China Tangle
An initial position
The China Labyrinth is over forty years old and all that time one of the loose ends in my mind has been to make a game that uses solutions of the puzzle as a board. The dominating idea was to use it as a 'castle' with yet to determine pieces moving along its corridors in search of treasure or safety. Basically a movement game, and the lay-out in the picture still testifies to that. It may and probably will not matter within this idea whether the solution is transcendental or 'compact'. Because there is a dungeon, an inherently inaccessible room in the castle in either case, 'warp crystals' were envisioned, that allow you to move instantly to a predetermined room, regardless of where it may be situated. Under circumstances this predetermined room may be the dungeon.
The idea never went anywhere.

Then in May 2022 Nick Bentley invented Strands, a game played on a board with cells that have numbers 1 to 6 and a protocol that allows you on your turn to place as many stones on like-numbered cells as the number indicated on the first cell where a stone is placed. Different distributions of cells are possible. In the inventor's words:
The board's center is the most powerful place to put pieces, but you can place more pieces per turn near the edge. You must navigate this tradeoff to win. An AI was used to determine how many pieces you can place on each region of the board, so all regions are balanced.

At least according to the algorithm. The goal was to create the largest group with the count cascading down in case of equality.

This rang a bell in the old brainbox. Random setups with values 1 to 6 emphatically suggested the use of the China Labyrinth as a board. The solution to my 40 years old loose end suddenly emerged like a ship out of the fog. The Labyrinth literally seemed tailored to the goal and it even harboured a refinement because it features either number-based or pattern-based follow-up placements. I felt elated!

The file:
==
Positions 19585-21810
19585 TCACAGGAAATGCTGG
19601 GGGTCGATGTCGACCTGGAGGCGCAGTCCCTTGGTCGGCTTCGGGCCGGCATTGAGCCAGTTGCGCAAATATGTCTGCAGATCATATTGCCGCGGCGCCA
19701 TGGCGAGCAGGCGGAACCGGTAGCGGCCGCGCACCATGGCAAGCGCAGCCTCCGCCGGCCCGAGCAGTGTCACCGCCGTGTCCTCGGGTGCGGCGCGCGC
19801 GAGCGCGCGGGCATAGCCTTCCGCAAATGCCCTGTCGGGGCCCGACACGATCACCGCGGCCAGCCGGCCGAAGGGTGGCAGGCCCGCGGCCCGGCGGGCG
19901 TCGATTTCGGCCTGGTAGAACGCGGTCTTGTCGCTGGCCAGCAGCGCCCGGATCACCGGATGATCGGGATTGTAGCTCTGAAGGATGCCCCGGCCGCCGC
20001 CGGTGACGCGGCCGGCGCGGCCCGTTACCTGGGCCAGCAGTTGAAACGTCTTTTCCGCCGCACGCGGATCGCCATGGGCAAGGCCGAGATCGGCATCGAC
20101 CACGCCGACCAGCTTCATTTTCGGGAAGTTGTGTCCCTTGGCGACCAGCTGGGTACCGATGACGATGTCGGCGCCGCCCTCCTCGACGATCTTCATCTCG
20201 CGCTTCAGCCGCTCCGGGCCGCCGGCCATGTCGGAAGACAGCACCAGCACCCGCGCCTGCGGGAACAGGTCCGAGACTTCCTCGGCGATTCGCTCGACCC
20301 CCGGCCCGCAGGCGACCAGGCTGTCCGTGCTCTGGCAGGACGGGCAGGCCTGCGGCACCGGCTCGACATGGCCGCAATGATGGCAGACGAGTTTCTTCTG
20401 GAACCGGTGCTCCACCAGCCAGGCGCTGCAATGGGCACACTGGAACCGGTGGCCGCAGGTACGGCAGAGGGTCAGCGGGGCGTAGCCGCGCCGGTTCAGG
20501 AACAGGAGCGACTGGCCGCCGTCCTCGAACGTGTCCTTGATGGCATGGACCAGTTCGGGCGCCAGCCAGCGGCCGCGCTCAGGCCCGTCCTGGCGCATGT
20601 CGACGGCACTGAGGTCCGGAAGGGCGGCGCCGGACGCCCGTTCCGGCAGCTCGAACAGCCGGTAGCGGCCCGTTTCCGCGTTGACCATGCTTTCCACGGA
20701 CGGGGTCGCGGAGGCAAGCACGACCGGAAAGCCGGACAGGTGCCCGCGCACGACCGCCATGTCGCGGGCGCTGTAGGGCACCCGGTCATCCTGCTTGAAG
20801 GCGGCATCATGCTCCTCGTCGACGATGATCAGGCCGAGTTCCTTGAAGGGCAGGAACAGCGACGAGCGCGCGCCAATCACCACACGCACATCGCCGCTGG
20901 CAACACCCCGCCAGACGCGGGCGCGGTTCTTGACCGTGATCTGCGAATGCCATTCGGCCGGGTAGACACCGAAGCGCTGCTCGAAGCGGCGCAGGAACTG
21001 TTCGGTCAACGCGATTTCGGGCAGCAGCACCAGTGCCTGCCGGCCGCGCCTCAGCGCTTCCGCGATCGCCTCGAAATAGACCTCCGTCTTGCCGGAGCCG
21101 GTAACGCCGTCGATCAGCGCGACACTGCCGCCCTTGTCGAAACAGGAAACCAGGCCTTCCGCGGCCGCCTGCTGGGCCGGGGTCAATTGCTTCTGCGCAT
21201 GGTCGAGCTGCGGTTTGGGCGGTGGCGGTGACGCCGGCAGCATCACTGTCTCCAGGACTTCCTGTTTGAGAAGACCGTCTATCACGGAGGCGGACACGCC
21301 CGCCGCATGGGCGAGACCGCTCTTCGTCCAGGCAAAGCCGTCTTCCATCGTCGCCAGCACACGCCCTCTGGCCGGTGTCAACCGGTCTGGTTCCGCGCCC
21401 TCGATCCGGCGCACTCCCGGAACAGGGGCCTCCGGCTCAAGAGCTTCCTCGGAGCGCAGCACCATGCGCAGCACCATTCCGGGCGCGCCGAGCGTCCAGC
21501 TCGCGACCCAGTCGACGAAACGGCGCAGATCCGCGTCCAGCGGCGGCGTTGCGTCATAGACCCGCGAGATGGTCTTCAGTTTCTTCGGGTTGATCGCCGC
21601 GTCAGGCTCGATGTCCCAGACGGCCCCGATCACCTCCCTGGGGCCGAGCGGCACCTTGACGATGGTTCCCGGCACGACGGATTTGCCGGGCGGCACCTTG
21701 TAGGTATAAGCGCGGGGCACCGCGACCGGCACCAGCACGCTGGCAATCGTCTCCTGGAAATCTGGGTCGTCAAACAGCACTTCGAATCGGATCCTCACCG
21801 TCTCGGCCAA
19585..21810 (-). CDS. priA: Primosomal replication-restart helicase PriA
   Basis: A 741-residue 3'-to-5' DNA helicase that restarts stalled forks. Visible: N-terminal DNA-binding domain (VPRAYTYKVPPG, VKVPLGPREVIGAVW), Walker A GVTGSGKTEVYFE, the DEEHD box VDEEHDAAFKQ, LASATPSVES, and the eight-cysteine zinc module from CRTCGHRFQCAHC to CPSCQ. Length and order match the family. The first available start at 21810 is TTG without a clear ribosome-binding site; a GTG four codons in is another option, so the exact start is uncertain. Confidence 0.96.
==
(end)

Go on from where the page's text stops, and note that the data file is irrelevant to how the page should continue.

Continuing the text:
It seemed wise to only use the coherent 63-part of two-groups solutions because that way like coloured groups are in principle always connectable. The number of separate groups of cells of a solution will always equal the number of loops it has, so two-groups solutions always have two loops. There are zillions of them and each one poses different challenges.
Since the solutions tend to have low numbered cells wide apart and high numbered cells closer together, the placement options have been inverted: you may not place the number of stones equal to the number of exits of the first cell, but instead you may place "seven minus the number of the first cell". Have fun :)

Enschede, July 2022

christian freeling